Justin PHD Dissertation

Citation:  Gregg, J. D. (2008). Joint Attention and Echoic Eavesdropping in Wild Bottlenose Dolphins (Tursiops aduncus). Unpublished doctoral dissertation, University of Dublin, Trinity College, Dublin, Ireland.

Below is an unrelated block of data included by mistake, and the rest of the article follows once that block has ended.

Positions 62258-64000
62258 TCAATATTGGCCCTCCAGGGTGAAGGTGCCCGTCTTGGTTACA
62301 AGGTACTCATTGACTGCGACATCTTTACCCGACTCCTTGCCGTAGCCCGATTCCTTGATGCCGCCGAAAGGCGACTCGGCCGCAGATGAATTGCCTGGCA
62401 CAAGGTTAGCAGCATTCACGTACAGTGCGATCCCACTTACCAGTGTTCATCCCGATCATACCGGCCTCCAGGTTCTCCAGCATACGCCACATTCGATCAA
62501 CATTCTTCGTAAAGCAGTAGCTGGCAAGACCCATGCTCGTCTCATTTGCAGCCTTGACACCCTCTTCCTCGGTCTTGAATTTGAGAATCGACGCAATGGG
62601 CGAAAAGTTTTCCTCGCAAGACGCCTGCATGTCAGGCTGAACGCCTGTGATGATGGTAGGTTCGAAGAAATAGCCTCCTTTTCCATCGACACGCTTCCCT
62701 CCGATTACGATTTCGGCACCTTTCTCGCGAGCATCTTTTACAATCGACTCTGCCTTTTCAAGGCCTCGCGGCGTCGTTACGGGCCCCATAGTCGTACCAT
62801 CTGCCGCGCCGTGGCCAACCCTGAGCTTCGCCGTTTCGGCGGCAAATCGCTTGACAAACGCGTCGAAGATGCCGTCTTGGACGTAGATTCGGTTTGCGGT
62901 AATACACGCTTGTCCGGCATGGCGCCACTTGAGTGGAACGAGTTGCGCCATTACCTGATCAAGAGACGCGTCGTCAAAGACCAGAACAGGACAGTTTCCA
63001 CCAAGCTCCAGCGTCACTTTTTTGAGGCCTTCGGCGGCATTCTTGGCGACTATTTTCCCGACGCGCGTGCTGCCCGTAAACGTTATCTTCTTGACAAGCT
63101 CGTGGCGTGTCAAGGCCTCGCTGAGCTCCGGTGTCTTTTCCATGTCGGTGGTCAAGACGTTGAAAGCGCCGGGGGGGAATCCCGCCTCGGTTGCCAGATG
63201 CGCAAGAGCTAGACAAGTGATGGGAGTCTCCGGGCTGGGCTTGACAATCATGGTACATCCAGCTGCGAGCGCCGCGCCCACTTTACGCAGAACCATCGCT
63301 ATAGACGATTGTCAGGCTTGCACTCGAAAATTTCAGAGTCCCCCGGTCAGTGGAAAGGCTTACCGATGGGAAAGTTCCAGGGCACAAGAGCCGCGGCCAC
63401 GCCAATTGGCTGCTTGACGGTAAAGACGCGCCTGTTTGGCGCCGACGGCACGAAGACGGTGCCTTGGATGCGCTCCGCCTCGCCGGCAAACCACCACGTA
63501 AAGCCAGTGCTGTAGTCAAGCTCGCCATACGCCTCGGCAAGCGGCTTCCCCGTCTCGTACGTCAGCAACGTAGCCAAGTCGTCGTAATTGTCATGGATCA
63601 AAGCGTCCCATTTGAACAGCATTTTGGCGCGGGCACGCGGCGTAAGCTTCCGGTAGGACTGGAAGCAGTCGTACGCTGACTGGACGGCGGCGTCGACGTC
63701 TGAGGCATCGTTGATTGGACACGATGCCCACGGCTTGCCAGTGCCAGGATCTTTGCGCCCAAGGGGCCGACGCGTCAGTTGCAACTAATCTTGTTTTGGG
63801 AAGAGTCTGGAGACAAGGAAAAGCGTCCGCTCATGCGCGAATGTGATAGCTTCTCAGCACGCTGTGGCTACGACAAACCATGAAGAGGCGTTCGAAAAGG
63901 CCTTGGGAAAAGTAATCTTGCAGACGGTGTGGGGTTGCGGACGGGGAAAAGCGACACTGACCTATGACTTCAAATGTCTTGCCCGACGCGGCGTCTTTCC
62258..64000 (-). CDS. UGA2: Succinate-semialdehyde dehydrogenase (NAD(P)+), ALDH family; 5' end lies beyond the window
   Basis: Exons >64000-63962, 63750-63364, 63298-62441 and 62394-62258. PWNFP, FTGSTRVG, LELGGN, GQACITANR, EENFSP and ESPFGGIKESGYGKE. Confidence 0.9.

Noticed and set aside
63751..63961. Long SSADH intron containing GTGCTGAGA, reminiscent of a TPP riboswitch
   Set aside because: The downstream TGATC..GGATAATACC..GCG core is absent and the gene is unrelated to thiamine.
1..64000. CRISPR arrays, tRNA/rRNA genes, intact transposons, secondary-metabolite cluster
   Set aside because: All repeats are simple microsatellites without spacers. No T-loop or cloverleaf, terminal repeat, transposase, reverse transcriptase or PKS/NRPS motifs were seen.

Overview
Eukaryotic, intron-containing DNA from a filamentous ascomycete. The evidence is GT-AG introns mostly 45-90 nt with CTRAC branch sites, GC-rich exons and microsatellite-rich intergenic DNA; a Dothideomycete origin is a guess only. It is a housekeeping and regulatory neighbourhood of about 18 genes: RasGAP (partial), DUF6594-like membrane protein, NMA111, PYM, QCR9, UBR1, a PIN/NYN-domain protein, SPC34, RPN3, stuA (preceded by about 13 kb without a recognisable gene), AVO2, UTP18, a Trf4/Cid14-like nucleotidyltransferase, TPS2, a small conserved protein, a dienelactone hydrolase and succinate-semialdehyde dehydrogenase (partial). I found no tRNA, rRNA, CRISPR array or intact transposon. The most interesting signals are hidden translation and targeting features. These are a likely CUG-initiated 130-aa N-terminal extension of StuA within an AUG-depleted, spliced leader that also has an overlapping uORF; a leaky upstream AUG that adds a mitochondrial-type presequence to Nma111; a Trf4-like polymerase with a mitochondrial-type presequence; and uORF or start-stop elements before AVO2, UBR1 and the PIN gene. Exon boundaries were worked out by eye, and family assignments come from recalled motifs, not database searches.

Experimental work has provided initial evidence that dolphins are able to use the information present in click echoes generated from the echolocation of conspecifics to succeed in object detection and discrimination tasks. The ‘echoic eavesdropping hypothesis’ suggests that dolphins in the wild may behave in ways that exploit this ability, and has been offered as a possible explanation as to why dolphins perform well on experiential tasks involving joint attention and point comprehension. In this thesis, I tested the echoic eavesdropping hypothesis using data collected from wild Indo-Pacific bottlenose dolphins (T. aduncus) inhabiting the waters around Mikura island, Japan. A method was developed to accurately measure distance and head angles between dolphin dyads during analysis of underwater video in conjunction with echolocation information collected on a 3-hydrophone system: the 3D MASC method. During investigative events (N=170) in which one dolphin initiated echolocation on a specific target (i.e., the camera system), the behavior of a potential eavesdropping dolphin was analyzed in order to determine if it: 1) remained silent, and 2) remained within an hypothesized ‘ideal eavesdropping position’ (i.e., measurements between rostrums of  ≤1 m, and ≤10°). It was found that the dolphins in the potential eavesdropping scenario were significantly more likely to remain silent than those than those in the baseline condition (p<0.001). However, the dolphins did not enter into or remain in an ideal eavesdropping position during eavesdropping events. A decrease in head angle during eavesdropping events was observed, although smaller head angles were correlated with more echolocation from the eavesdropper rather than more silence. It was found that dolphins move farther apart when positioned less than 1 m at the start of an echolocation/eavesdropping event, and closer together when positioned greater than 1 m at the start of the event. As a general observation, dolphins do not appear to enter into or remain in an ‘ideal eavesdropping position’ as has been defined for this study. These results suggest that dolphins may limit their own echolocation emissions when given the opportunity to eavesdrop, but that close swimming proximity and head alignment do not seem to be required for echoic eavesdropping to occur. Overall, these results find some support for the hypothesis that dolphins engage in eavesdropping behaviors in the wild, and bolster the idea that dolphins may have a special sensitivity to joint attention like scenarios, although modifications to the current hypothesis are required in order to address some of the observed behaviors.